Abstract 16980: Effects of Cranberry Juice on Endothelial Function and Arterial Stiffness in Volunteers with Coronary Artery Disease
Recently, there has been considerable interest in the use of dietary interventions for prevention and management of coronary artery disease. Epidemiological studies suggest an association between higher flavonoid consumption and lower cardiovascular risk, and clinical studies have shown improved vascular function following consumption of flavonoid-containing beverages. We conducted a randomized double-blind crossover study comparing the effects of double-strength cranberry juice (480 ml/day; 54% juice; 835 mg total polyphenols; 94 mg anthocyanins) to the effects of a calorie-matched placebo beverage on endothelium-dependent vasodilation and arterial stiffness in 44 men and women with stable coronary artery disease (32% women, age 62±10 years). Participants refrained from consuming other flavonoid-containing beverages and consumed each study beverage for four weeks with a two-week rest period between beverages. The order of beverage consumption was randomized. There was no difference in effect of cranberry juice and placebo beverage on brachial artery flow-mediated dilation, a measure of conduit endothelium-dependent vasodilation (p=0.66). Chronic cranberry juice consumption was associated with a reduction in carotid-femoral pulse wave velocity (8.3±2.3 to 7.8±2.2 m/sec) in contrast to an increase (8.0±2.0 to 8.4±2.8 m/sec) following placebo beverage consumption (p=0.003) and withdrawal of other flavonoid-containing beverages. Thus, we observed differential effects of cranberry juice on endothelial-dependent vasodilation and stiffness of the central aorta in patients with coronary artery disease. Our findings argue against improved endothelial function as a mechanism of reduced arterial stiffness in this setting. Further studies are needed to define the mechanisms and clinical implications of the vascular effects of cranberry juice consumption.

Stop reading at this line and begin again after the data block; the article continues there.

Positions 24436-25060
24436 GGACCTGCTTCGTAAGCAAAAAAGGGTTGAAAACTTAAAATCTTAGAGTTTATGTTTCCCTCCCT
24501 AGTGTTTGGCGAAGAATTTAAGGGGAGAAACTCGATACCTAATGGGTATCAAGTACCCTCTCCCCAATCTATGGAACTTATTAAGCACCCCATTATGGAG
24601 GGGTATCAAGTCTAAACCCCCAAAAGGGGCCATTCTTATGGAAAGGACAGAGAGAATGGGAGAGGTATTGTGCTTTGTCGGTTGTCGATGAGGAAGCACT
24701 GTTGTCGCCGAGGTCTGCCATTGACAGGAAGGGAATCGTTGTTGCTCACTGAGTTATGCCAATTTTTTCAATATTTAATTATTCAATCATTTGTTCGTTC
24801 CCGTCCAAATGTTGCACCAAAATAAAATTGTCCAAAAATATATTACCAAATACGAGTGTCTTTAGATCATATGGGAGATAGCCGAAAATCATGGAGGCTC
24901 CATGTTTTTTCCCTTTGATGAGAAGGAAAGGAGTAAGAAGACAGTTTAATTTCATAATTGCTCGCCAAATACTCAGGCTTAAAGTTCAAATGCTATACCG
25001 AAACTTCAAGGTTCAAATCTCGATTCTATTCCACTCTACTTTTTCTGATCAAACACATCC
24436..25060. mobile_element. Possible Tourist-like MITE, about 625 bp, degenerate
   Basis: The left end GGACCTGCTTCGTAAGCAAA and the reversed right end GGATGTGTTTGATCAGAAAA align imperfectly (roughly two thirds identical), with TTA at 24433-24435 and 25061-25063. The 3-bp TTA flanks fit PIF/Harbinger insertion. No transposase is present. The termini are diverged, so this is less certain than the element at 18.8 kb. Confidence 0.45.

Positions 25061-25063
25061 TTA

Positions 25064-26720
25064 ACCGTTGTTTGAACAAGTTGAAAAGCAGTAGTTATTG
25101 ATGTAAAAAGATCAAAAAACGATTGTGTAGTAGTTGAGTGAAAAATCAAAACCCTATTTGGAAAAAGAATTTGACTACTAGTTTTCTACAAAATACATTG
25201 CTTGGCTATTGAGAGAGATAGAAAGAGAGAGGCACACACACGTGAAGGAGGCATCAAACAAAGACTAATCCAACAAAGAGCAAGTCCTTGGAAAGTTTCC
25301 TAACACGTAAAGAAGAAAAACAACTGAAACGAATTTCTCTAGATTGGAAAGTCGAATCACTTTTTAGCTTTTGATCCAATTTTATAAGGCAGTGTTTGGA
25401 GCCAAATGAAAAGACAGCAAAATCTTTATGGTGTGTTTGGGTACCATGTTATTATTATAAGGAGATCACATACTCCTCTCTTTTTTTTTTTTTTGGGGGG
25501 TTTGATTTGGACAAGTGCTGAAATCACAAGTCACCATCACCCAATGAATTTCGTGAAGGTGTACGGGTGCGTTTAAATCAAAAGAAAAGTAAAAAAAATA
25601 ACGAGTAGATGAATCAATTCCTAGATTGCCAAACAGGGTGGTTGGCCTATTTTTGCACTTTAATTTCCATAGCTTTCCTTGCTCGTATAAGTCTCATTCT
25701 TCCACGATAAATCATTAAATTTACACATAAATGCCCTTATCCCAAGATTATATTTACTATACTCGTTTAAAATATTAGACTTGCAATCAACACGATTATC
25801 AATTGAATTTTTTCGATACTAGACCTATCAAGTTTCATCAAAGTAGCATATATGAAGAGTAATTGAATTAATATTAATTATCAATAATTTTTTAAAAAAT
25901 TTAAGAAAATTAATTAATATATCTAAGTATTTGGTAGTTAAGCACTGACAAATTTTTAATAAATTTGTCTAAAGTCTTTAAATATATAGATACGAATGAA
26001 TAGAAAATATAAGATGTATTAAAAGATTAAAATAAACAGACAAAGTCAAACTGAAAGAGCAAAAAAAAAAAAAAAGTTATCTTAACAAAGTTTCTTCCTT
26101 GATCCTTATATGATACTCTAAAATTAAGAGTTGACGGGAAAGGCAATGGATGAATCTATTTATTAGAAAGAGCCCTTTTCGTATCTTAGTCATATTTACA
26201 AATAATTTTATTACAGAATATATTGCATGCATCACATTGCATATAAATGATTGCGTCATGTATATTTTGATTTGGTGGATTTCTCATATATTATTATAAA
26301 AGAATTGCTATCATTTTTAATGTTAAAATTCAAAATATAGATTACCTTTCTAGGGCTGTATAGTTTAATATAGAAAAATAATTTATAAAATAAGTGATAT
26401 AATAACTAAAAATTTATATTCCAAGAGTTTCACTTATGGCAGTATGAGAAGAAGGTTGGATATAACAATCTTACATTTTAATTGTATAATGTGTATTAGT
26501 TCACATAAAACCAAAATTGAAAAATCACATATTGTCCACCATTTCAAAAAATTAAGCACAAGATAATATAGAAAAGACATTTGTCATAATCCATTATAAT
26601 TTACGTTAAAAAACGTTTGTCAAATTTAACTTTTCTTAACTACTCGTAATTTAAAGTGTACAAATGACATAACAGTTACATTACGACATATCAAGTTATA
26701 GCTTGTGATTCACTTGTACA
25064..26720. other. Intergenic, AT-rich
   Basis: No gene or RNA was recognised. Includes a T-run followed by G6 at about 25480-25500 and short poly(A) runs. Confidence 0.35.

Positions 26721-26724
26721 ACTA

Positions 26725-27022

- © 2010 by American Heart Association, Inc.